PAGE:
Also, the graphics-rich communication seems appropriate for an industry where foreign workers speak English as a language after Bengali, Spanish, or Arabic. (See the 2005 film Man Push Cart, about a Pakistani rock star who, after a fall from fame, works a street cart in New York City.)
My favorite carts:
any of the fresh fruit carts, any of the chicken and rice and mayo carts, the churros lady on the L line, and Hallo Berlin
Find your favorite cart:
2009 Vendy Awards
(limited editions x low prices) + the internet = art for everyone
That’s the formula Jen Bekman used to launch 20×200, a website that spotlights 2 new art pieces a week, priced from $20 up, according to size.
If you’re 1) an art-world outsider and 2) broke like me, shopping for art is not easy. You get your big-box retailers selling you mass market wares (Ikea, Crate and Barrel, Urban Outfitters) or you have to do a lot of hunting on your own: roaming the street markets of SoHo or paying admission to art shows to haggle for pieces.
In contrast, websites like 20×200 offer enjoyable, laid-back browsing. You get to read a little about the artist and their inspiration for the work. You can browse high-res photos of the work, and detailed information about the edition, pricing, and quantity.
It’s a great example of a traditionally offline market (the buying and selling of art) taking advantage of an online space and adjusting for how people engage with prospective purchases on the web. 20×200’s U/X design (user experience design) is spot on, as illustrated by their awesome and deceptively simple infographic for estimating print size:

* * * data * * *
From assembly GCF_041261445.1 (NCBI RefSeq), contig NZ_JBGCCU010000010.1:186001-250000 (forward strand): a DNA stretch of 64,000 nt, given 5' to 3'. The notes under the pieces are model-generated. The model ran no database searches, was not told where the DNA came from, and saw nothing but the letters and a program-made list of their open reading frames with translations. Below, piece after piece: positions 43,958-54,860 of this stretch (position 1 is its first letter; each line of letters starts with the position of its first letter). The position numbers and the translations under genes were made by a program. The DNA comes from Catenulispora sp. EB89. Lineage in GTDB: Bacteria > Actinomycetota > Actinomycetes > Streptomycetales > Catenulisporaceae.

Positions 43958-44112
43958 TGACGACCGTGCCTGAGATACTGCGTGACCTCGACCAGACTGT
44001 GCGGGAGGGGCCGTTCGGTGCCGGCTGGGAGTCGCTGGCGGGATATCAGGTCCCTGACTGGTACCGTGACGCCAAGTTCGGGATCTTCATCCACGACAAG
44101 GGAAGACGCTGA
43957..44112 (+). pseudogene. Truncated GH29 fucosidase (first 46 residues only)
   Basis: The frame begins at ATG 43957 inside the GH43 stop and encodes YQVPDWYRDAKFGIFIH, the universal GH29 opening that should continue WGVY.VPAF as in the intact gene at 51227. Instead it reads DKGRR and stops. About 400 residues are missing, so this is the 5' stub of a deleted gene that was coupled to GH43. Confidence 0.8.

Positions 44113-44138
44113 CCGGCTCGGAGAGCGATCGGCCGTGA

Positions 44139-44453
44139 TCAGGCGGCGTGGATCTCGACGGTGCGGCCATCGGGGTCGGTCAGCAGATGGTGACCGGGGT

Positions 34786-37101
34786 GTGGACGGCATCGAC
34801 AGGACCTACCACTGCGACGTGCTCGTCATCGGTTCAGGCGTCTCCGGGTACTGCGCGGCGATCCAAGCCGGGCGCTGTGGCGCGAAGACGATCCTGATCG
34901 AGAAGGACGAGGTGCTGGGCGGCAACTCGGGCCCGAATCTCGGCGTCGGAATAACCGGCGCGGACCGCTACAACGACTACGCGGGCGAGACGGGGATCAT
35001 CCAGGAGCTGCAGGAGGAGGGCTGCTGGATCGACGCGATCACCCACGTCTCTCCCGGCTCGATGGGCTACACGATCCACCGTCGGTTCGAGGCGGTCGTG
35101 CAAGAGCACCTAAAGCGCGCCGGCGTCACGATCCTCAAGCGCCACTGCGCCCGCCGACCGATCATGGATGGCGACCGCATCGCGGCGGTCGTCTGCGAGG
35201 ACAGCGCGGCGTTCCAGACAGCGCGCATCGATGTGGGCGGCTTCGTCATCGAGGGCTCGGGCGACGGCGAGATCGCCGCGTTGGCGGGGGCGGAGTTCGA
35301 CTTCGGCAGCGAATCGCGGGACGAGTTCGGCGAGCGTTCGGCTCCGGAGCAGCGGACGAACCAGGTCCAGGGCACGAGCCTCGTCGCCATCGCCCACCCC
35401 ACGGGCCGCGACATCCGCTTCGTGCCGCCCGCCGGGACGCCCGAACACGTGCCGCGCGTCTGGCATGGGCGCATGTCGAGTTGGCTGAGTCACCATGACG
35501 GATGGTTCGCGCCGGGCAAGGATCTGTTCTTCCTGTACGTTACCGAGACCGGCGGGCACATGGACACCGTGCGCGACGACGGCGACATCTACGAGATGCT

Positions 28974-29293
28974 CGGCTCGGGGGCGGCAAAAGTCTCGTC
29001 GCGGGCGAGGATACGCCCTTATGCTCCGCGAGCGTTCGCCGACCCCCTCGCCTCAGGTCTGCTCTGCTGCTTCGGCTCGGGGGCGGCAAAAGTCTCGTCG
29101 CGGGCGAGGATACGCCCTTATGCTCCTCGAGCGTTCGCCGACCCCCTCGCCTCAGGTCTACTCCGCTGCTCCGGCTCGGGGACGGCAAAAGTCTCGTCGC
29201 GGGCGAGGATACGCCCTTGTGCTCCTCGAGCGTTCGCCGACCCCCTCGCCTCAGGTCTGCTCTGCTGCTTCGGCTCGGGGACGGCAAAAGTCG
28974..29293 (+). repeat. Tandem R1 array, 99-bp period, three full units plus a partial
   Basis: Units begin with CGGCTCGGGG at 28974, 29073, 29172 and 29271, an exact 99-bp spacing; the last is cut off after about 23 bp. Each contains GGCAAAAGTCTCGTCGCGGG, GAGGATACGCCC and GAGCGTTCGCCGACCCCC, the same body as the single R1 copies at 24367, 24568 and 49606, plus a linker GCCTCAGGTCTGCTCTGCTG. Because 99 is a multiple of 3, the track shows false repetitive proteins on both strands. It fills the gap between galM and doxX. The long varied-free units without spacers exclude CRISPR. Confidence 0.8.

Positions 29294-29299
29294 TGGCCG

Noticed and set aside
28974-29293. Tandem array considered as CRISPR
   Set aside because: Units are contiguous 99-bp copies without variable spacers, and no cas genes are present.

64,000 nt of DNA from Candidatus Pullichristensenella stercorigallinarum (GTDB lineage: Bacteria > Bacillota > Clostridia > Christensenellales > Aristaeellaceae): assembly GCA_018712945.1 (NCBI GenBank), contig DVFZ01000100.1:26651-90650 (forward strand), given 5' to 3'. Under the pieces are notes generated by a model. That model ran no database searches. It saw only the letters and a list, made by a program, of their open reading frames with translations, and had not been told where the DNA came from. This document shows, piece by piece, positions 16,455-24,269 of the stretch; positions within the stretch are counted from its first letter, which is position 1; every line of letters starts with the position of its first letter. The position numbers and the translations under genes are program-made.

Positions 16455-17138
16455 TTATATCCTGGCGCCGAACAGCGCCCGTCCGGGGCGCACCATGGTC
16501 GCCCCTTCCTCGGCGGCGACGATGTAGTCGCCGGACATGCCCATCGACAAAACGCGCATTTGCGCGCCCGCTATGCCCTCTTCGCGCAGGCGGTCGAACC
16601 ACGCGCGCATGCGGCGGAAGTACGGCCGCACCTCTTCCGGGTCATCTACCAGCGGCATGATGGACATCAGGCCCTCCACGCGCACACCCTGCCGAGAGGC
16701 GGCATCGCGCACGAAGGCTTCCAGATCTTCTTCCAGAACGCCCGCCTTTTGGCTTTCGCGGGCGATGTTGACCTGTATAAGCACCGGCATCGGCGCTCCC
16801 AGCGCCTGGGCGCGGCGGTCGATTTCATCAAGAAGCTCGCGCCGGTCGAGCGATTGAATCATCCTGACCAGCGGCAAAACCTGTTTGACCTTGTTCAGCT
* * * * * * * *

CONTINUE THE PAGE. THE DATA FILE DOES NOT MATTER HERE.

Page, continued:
Vodpod videos no longer available.
Withered noggins, neural pathways
Watching this “visual essay” gave me more insight into the credit crisis than the stream of news-media chatter bombarding us the last few months. Smart animation and infographics can explain complex stuff in a short amount of time (see lifecycle of a blog post) and I get excited about what this means for the futures of education, entertainment, journalism, and just plain storytelling.
I have a strong hunch about the new visual languages but I’m not sure where it will take me. For now, I’m just enjoying the ride! So far it’s brought me to Edward Tufte’s seminars and visual thinking conferences. I’m still putting together the pieces and looking for inspiration in kindred communities. One group that should have been obvious to me from the beginning (but wasn’t) is motion graphic designers.
When motion design is paired with intelligent writing, you get a brilliant form of persuasive reasoning that sticks in the mind of many contemporary viewers.
I’m a visual guy. I need you to draw me a picture. Mr. Jarvis [creator of the credit crisis video] has done exactly that, helping my withered noggin create more lasting neural pathways to understanding and retention.
Semiotics, semantics, and other academic hacks
As an ex-English Lit major, I’d always preferred text over image. The film version is rarely better than the book. A picture is worth 1000 words, but real prose strings meaning together in narrative sequential order.
The information age is rapidly dismantling my worldview. What started as a system of linked text — HTML’s Hypertext Markup Language — is increasingly a system of signs and symbols, from icons to avatars to emoticons.
Eye-catching: some links
- Israeli-based Zlango specializes in “pic-talk”, a colorful icon-based language for web and mobile.
- Three fun webcomics: xkcd, Perry Bible Fellowship, Toothpaste for Dinner
The Story of Stuff is a quirky and effective 20-minute animation of our consumerist habits and how they affect the environment and society.